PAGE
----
Jacobs heightened the action to its peak in the eighth when Alvarez escaped Jacobs’ pressure on the ropes, and the animated Jacobs urged him to fight, receiving the unwanted response of four straight Alvarez punches to the head.
Jacobs surged back in the ninth by clocking Alvarez with consecutive left hands to the head, and after Alvarez took a breather, Jacobs maintained the activity into the 10th.
The stubborn and proud Alvarez then shifted into a defiant mode and struck Jacobs with defining late flurries and blows to satisfy his vocal fan base, which gathered for and celebrated Cinco de Mayo.
Jacobs found his own supporter, son Nate, who told him in the ring, “Dad, you did a great job.”
“That’s all that matters to me,” Jacobs said.
Gennady Golovkin, who has an expected easy tuneup scheduled for June 8 at Madison Square Garden, watched from inside the arena. Asked if he wanted to face the former champion a third time, after beating him by decision last year and fighting him to a draw in 2017, Alvarez said, “I’m just looking for the biggest challenge. That’s all I want.
In the co-main event, Vergil Ortiz’s power display was matched against a 38-year-old veteran who’d never been knocked out, but couldn’t stop the 21-year-old prospect from Dallas.
Ortiz (13-0, 13 knockouts) bashed Riverside’s former title challenger Mauricio Herrera with a wicked right hand that left the former welterweight title challenger knocked out while crouched on his feet.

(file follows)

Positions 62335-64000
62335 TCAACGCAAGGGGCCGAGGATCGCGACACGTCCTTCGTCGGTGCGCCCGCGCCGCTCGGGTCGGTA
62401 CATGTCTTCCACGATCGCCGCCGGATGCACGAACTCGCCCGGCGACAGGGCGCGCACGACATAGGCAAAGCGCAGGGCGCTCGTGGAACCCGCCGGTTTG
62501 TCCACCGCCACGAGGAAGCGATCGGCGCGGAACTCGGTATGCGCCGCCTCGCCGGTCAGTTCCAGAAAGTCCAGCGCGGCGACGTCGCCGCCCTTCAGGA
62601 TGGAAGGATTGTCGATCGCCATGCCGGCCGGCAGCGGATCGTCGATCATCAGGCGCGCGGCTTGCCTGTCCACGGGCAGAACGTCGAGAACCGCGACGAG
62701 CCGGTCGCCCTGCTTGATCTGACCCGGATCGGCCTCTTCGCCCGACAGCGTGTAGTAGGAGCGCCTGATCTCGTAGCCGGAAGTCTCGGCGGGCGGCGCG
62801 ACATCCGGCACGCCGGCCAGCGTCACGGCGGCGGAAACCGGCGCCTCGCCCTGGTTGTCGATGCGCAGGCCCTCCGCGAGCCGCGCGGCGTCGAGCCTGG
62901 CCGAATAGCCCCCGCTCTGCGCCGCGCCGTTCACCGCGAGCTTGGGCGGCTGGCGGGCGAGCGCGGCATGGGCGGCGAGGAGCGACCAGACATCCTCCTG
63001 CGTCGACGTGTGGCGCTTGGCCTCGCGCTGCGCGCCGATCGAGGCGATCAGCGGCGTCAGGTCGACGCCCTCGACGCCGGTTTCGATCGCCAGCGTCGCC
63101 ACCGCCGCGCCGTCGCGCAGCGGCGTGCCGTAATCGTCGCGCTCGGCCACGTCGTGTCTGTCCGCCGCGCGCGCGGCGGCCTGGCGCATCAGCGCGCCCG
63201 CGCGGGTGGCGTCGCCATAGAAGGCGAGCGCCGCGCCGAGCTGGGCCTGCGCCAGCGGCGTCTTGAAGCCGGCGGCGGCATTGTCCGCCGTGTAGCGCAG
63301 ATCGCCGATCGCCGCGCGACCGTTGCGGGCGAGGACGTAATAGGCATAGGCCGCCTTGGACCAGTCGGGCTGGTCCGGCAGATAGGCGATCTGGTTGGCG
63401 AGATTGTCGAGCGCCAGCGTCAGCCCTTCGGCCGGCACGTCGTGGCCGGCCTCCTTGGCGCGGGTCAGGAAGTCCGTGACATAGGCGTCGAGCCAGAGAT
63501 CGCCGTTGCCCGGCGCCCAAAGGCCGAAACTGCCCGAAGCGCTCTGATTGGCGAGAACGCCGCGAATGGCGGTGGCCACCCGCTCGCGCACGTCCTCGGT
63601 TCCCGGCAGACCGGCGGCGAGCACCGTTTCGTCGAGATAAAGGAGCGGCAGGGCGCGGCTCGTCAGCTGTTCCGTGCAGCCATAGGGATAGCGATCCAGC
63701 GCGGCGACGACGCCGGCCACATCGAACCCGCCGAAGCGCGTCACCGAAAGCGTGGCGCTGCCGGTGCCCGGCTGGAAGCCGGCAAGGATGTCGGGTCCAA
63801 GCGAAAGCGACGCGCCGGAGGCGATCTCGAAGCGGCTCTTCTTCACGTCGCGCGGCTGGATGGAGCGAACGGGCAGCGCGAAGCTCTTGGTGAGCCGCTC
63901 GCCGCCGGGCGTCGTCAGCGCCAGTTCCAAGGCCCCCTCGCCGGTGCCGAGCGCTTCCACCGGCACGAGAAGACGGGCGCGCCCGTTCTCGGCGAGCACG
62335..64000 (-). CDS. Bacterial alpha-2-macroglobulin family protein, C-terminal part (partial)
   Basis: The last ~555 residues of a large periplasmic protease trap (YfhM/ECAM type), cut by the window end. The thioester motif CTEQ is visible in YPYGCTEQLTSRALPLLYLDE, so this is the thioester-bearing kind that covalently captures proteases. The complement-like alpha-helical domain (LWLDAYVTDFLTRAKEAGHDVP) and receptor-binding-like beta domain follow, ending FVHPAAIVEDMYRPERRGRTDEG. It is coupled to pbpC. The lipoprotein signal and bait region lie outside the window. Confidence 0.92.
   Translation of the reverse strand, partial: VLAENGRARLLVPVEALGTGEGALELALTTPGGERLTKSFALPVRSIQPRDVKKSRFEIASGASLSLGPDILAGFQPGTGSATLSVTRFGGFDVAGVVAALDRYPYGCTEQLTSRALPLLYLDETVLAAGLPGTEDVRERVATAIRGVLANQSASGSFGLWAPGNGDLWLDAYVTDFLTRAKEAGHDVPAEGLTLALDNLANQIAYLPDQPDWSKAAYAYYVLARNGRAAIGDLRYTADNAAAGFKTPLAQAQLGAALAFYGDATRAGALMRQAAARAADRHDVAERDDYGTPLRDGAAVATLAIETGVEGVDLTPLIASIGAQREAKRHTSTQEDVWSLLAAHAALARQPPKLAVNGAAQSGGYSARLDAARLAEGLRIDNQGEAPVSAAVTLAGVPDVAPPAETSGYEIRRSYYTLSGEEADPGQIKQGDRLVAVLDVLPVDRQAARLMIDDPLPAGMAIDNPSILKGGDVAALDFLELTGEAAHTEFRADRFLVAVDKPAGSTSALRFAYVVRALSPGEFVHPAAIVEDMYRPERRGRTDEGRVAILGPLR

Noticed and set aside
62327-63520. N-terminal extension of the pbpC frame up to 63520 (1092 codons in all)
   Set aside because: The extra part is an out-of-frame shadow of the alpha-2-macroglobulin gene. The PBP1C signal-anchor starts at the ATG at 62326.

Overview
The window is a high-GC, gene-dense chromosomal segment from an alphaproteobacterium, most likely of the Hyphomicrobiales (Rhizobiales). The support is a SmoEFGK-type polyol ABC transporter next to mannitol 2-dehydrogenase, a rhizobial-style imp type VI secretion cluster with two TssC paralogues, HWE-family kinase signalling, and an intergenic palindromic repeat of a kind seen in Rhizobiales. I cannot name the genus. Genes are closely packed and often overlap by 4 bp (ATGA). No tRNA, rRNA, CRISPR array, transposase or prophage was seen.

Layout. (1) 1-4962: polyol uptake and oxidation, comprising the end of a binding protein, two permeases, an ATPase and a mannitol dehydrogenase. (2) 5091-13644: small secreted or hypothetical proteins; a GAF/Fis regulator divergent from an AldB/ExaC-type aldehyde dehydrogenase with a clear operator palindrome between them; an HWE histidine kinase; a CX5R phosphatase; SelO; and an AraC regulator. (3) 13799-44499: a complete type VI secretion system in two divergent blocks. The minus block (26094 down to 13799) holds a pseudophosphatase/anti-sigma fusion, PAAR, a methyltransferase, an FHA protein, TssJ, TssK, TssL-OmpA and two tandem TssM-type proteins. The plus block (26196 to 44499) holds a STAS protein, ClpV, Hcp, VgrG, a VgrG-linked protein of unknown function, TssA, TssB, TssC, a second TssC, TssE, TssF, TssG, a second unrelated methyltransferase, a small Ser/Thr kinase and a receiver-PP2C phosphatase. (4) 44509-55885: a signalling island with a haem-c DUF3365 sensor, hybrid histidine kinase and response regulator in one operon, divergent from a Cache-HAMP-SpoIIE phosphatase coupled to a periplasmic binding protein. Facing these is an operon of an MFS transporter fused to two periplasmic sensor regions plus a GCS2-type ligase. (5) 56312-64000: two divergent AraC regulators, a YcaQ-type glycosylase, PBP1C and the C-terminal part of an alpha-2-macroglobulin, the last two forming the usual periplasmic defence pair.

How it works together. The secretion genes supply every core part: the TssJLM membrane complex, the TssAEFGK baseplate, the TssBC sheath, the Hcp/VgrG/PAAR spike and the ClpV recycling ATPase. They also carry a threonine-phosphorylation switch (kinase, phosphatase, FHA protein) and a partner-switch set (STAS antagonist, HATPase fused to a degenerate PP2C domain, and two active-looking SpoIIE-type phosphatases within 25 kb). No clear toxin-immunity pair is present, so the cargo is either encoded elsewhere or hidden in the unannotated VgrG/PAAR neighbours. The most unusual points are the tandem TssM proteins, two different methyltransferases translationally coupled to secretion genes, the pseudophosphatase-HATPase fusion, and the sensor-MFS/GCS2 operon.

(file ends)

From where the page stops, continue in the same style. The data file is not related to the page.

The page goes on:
Herrera trainer Henry Ramirez told his fighter, “I think you should retire,” and Herrera responded, “I think so.”
Ortiz said he noticed Herrera (24-9) was dropping his left hand. He exploited the opening immediately, closing the second round with a nasty barrage punctuated by a hard right to the jaw that sent Herrera down at the bell.
The damage continued through the first seconds of the third, and just 29 seconds in, Herrera was out.
“I’m very satisfied with my performance. Everyone doesn’t think I have experience, but I work in the gym every day and I spar with world champions every day,” Ortiz said in reference to his work at Robert Garcia’s Riverside gym that counts four-division champion Mikey Garcia in its stable.
Despite taking a welterweight bout Saturday, Ortiz said he wants to immediately return to 140 pounds and pursue a title shot, saying earlier this week he’s eyeing World Boxing Organization champion Maurice Hooker, who also resides in Dallas.